- Play the performance from the film at [00:31-3:10] to familiarize students with the musical influence and key members of Preservation Hall Jazz Band and musicians of Cuba. Later in the film, Jaffe describes jazz music as “the bridge that connected everyone”. Show the quote on slide 4 and have students reflect on the statement. Share with students how at the time that Preservation Hall and jazz music were becoming popular, it was the era of the civil rights movement, when segregation was occurring in the South. Explain how jazz music was a popular genre that originated in New Orleans as the community would use the music in times of worship, celebration, mourning, and more.
- Display slide 5 of the presentation and share with students how the Cuban community celebrates their own unique style of jazz, specific to their heritage and African ancestry. Play the film from [10:57-13:09] as the band describes the spiritual influence Cuban jazz has, as it is unique to their culture, but has also inspired New Orleans jazz music. Describe how the band sees Cuban jazz music as an integral and highly important culture to understand and experience, as the music is a tradition that has been passed down from generation to generation.
- Divide students into groups. Have students discuss the question: In your experience, has there been any evidence of tradition that’s been passed down from generation to generation in your own family? Examples of tradition may include storytelling, gift giving, song and dance, cooking, morals, etc. Allow students time to discuss together before sharing out with the group.
- Play the segment of the film at [1:06:22-1:07:40] that describes the relation of jazz music in Cuba and New Orleans with African ancestry. Watch the clip and reflect with students by asking the following questions: What importance does history play in jazz music? How does understanding history help us understand the background of jazz music? Describe how the Cuban jazz culture influences the New Orleans jazz culture, as the music is used to make a connection to Africa, Cuba, and New Orleans.
- Choose from one of the following options to incorporate student learning from the film A Tuba to Cuba:
Option 1: Music, Theater, Chorus, Band, General Classroom
Have students listen to and learn Preservation Hall Jazz Band’s rendition of the song “El Manicero” or Billie and De De Pierce and the Preservation Hall Jazz Band rendition of “Peanut Vendor” (El Manisero). One of the most famous pieces created by Cuban musician Moisés Simons, “El Manicero” (“The Peanut Vendor” in English) is arguably the most famous piece of Cuban music. Share Lyrics: “El Manicero” with students. With historical ties to Central and West Africa, the song has over 160 different recorded versions. Have students learn the song and perform as an ensemble. Ask students: What have we learned about the significance of musical history and how music can be passed down from generation to generation?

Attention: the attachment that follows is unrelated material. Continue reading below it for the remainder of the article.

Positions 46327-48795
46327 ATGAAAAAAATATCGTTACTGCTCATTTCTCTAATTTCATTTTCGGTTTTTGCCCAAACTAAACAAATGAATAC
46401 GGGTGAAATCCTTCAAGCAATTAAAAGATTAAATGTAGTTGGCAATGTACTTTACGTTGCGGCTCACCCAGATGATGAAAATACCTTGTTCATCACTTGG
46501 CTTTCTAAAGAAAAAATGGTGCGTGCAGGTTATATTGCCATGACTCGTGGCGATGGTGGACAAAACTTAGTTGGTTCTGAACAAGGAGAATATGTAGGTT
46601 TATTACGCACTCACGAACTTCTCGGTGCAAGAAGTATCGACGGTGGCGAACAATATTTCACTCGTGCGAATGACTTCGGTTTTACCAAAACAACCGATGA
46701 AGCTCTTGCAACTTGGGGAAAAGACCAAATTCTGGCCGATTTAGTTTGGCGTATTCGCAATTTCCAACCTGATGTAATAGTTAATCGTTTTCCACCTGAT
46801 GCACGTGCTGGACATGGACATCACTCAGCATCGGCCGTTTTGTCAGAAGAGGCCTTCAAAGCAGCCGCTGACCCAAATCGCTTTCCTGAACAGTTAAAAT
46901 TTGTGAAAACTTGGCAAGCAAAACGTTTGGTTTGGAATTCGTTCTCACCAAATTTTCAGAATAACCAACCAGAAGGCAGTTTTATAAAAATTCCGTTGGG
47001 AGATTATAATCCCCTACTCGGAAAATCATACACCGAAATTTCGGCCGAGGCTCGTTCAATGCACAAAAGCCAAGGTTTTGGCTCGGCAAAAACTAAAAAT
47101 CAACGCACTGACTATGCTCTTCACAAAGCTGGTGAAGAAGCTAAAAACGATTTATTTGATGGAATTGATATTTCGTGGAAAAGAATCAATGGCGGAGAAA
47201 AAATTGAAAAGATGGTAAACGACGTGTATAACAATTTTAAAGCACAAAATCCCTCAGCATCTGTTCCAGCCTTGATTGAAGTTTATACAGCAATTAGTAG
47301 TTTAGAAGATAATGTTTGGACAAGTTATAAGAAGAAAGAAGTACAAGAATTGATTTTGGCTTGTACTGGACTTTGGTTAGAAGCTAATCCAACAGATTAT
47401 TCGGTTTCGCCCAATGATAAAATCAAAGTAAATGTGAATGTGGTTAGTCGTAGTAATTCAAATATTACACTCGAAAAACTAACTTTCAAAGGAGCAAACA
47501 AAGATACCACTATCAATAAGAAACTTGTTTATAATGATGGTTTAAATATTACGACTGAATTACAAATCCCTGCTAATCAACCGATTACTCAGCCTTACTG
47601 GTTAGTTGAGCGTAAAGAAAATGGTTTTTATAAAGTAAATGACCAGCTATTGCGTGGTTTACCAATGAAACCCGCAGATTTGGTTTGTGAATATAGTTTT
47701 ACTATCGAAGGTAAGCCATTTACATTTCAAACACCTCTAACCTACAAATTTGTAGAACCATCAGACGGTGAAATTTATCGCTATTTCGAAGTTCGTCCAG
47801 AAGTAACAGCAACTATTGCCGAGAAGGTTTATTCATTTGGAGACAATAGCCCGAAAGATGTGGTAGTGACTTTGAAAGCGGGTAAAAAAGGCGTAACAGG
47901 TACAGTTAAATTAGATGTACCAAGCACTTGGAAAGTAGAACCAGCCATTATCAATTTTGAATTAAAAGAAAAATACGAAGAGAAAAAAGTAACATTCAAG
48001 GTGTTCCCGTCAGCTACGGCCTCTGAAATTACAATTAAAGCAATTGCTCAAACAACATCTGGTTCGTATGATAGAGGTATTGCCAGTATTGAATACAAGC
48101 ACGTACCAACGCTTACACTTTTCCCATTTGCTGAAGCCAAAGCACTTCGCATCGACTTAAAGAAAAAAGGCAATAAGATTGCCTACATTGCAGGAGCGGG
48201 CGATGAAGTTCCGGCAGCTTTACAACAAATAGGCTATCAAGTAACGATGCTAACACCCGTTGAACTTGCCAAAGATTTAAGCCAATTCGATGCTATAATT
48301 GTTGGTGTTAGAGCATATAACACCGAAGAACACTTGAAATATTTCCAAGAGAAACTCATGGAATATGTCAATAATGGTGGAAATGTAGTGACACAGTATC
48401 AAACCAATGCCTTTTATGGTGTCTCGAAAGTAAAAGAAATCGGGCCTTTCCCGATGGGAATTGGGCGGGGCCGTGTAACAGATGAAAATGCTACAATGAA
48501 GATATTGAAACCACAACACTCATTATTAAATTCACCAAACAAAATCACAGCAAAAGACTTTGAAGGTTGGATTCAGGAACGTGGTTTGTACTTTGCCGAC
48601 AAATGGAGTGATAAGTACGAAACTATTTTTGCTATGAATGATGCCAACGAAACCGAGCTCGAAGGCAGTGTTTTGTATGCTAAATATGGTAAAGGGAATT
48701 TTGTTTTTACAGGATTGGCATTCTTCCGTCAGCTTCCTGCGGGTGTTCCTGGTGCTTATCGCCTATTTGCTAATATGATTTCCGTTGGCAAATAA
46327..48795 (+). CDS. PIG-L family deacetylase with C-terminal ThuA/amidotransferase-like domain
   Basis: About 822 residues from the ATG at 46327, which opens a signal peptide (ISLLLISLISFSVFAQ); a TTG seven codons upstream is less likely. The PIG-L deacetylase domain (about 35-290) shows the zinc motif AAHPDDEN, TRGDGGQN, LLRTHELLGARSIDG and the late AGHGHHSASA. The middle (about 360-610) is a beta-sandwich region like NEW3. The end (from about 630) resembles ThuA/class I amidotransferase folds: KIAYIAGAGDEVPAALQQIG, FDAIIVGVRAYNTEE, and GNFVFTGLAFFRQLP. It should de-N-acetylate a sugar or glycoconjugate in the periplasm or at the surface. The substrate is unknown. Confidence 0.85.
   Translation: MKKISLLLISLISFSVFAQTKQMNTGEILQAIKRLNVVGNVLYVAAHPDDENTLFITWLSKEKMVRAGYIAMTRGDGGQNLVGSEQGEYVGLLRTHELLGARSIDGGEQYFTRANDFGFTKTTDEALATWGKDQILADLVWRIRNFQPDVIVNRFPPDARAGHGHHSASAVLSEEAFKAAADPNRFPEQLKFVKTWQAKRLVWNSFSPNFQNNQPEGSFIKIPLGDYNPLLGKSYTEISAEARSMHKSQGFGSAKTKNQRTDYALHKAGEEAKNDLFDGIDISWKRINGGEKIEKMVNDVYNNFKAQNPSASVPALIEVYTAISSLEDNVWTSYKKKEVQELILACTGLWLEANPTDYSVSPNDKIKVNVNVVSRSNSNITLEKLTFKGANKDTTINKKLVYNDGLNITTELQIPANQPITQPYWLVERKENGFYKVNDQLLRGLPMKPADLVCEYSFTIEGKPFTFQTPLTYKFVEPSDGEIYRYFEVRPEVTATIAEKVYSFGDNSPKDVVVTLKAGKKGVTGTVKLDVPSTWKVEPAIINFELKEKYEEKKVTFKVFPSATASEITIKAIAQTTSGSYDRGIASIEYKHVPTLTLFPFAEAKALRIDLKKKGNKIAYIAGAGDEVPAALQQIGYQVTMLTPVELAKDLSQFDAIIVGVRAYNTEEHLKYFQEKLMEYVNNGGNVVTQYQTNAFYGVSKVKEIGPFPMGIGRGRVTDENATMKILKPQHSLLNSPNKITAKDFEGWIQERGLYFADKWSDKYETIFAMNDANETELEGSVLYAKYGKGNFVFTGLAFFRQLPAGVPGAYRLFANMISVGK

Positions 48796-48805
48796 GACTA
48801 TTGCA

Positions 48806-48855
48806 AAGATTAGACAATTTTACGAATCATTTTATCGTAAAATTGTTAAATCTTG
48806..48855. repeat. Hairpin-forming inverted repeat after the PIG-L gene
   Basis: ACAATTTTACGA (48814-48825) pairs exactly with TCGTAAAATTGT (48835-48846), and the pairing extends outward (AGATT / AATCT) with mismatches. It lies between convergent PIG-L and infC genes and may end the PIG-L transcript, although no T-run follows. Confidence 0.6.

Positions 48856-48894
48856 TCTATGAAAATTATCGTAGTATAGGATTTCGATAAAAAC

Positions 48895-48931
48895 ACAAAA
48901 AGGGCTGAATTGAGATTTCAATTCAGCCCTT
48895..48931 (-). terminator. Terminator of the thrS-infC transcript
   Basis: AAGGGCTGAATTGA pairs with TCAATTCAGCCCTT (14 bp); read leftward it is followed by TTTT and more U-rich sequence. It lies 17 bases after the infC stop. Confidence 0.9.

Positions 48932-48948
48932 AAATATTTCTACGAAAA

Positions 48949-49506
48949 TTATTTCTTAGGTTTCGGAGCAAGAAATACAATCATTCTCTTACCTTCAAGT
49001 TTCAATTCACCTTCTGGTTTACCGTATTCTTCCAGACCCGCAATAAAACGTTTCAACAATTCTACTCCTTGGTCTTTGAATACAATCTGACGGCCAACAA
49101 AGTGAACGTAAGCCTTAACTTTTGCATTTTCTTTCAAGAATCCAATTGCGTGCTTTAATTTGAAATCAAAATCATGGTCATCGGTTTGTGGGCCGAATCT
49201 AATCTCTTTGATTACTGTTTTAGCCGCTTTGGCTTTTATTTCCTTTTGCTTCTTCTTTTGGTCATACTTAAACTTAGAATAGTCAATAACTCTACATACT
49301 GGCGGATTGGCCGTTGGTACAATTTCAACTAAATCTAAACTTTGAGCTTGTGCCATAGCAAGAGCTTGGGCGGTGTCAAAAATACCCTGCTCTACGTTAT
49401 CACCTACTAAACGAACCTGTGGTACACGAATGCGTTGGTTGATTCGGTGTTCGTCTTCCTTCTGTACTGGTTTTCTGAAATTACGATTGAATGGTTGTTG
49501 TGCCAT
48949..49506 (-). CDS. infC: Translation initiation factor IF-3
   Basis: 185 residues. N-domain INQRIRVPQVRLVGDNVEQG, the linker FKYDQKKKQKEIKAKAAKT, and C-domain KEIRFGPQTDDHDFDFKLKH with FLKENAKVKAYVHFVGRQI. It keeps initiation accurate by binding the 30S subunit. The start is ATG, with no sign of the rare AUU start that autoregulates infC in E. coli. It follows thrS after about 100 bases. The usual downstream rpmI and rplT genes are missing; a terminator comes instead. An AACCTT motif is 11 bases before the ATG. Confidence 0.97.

Option 2: English & Literature, History, or General Classroom
Have students create a movie poster for the film using design software (Google Slides, Google Drawing, Adobe, etc.) or poster board materials to demonstrate understanding of the film’s main ideas around the influence of jazz on culture, tradition, and history. Students’ movie posters should include graphics and ideas relevant to the film. Display the movie posters around the room. Invite other classes to engage in a gallery walk of the movie posters while listening to Soundtrack: A Tuba to Cuba. Students should be able to express the main topics and themes represented in their works.
- Assess student knowledge and understanding of jazz culture in New Orleans and Cuba with a Reflection. Ask students to reflect and answer the following question in writing: Why is jazz music so important in both New Orleans and Cuba? How are the traditions and history of jazz music celebrated in each community? How are they similar and different?
Herrington, T.G. (Director), Clinch, D. (Director). (2018). A Tuba to Cuba [Film]. Nom De Guerre Films; Setlife Films.
Used with permission. Portions of this work are based on the National Core Arts Standards Copyright © 2015 National Coalition for Core Arts Standards/All Rights Reserved – Rights Administered by SEADAE.
© Copyright 2010. National Governors Association Center for Best Practices and Council of Chief State School Officers. All rights reserved.
Amanda Stewart, Digital Curriculum Developer
JoDee Scissors, Content Producer